Wrongful conviction overturned, surreal experience begins

February 24, 2011 8:18:33 PM PST
It has been a strange couple of weeks for a Bay Area man who was just released after 18 years in prison. He was wrongly convicted of murder. Now life on the outside after all of this time is a relief and a challenge.

Caramad Conley was only 22 when he was convicted of a double murder. He is now 41 years old and a lot has changed in those 18 years when Conley was in prison.

On Jan. 27, after spending 18 years in prison, Conley suddenly found himself a free man. A judge had overturned his conviction after learning the prosecution failed to reveal that the key witness received money from lead investigator and future Police Chief Earl Sanders.

Conley still has a hard time describing his euphoria when he was told he could go home.

"I would actually wake up in that small cell and look at the walls and just be like, wow... this is it. So, when that moment came it was surreal," said Conley. "You can't really describe it."

Conley was 22 when he was convicted of a high profile drive-by shooting in 1989 that killed two people in the Bayview and sentenced to life without parole. He served his time in nine prisons -- all maximum security.

"It's like when you know you're innocent of something and you're subjected to something like that, you know, it's like being buried alive," he said. "I would have to say that I had lots of moments of depression in there."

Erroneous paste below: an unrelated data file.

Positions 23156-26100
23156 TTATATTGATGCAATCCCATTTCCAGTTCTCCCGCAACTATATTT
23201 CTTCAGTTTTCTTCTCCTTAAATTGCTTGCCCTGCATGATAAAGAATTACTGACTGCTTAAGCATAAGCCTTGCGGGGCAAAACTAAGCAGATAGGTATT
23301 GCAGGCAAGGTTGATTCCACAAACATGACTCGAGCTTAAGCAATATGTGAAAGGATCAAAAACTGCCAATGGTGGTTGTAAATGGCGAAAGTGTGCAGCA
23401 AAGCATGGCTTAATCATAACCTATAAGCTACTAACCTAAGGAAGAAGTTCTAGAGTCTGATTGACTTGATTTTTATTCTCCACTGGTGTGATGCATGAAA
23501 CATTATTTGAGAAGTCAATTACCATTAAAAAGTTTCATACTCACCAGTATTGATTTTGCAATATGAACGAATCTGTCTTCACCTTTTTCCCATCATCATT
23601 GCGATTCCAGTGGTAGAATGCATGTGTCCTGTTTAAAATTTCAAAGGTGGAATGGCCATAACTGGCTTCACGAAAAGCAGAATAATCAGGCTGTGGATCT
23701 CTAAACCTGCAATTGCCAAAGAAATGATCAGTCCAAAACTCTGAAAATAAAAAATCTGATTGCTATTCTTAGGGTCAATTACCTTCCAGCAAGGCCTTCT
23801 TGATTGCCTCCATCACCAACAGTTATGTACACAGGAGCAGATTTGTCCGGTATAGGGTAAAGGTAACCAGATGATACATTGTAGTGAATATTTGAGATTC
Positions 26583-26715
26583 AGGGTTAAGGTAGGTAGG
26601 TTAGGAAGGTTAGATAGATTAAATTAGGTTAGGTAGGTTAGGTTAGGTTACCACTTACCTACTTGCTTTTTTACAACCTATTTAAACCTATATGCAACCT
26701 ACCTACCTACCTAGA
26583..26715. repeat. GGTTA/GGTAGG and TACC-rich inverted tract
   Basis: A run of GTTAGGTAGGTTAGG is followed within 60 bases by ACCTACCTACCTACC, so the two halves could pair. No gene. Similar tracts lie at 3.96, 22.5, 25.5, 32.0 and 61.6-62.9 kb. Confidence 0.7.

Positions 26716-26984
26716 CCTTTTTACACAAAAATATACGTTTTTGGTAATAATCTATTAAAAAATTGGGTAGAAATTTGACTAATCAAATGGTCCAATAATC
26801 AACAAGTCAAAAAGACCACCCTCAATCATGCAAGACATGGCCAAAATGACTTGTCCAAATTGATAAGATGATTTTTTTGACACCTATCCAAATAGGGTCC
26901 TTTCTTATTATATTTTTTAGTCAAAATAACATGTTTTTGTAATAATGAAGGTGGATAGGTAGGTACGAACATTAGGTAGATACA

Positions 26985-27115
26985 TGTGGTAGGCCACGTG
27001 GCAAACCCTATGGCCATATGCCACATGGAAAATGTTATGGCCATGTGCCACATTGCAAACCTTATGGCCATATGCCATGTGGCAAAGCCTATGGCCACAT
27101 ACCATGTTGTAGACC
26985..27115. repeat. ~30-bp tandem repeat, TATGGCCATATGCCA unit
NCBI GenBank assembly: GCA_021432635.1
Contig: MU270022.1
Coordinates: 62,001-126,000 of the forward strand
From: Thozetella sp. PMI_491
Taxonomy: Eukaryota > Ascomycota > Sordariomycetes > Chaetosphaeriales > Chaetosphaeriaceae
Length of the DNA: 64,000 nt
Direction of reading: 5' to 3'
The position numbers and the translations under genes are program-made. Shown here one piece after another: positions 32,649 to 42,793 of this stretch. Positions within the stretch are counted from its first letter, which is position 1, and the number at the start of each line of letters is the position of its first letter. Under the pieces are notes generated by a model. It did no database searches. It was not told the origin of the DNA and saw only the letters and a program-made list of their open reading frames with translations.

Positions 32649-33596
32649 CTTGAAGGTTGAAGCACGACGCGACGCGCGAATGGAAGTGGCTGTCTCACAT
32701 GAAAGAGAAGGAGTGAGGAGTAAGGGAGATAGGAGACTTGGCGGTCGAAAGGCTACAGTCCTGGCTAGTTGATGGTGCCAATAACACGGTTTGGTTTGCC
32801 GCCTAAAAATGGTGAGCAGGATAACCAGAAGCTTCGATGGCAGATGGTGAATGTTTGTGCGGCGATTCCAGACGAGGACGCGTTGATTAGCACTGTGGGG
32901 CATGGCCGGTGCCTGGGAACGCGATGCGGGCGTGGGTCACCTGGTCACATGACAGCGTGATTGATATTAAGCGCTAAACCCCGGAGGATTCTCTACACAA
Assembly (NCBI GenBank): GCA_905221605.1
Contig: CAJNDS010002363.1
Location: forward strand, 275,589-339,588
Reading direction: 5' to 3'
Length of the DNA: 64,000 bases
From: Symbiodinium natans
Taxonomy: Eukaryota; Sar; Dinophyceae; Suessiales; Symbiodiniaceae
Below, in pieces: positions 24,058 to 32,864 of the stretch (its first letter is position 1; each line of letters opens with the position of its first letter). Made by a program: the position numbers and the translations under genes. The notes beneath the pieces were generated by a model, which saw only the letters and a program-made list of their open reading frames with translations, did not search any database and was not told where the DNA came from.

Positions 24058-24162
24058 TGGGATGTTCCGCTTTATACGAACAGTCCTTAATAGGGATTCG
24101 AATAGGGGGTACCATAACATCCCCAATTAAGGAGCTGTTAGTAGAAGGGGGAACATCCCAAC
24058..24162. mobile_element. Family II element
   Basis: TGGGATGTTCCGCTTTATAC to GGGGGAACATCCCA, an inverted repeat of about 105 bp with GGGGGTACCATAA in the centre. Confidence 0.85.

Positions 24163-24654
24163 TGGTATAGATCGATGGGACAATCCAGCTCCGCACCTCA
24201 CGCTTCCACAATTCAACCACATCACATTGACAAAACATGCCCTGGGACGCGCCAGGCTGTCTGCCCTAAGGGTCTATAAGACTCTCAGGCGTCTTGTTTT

Conley read self help books and took up meditation.

"And just tried to remain hopeful too," he said. "You can't do nothing without being hopeful."

Now a free man, Conley is taking it slow, one day at a time. The adjustment to life outside has been difficult.

"Technology is one of them. I mean, the way people communicate now is totally different," he said. "The iPhones -- the stuff that that thing can do."

Conley is learning how to text and use the Internet from his five-year-old niece. Today's high cost of living also amazes him.

"To cross the bridge back them it was $1. Now it's like $5 just to cross that bridge," he said.

Conley says there are other inmates he met in prison who are in the same situation and he believes they are innocent. He and his lawyer declined to comment on any future legal action for the wrongful conviction.


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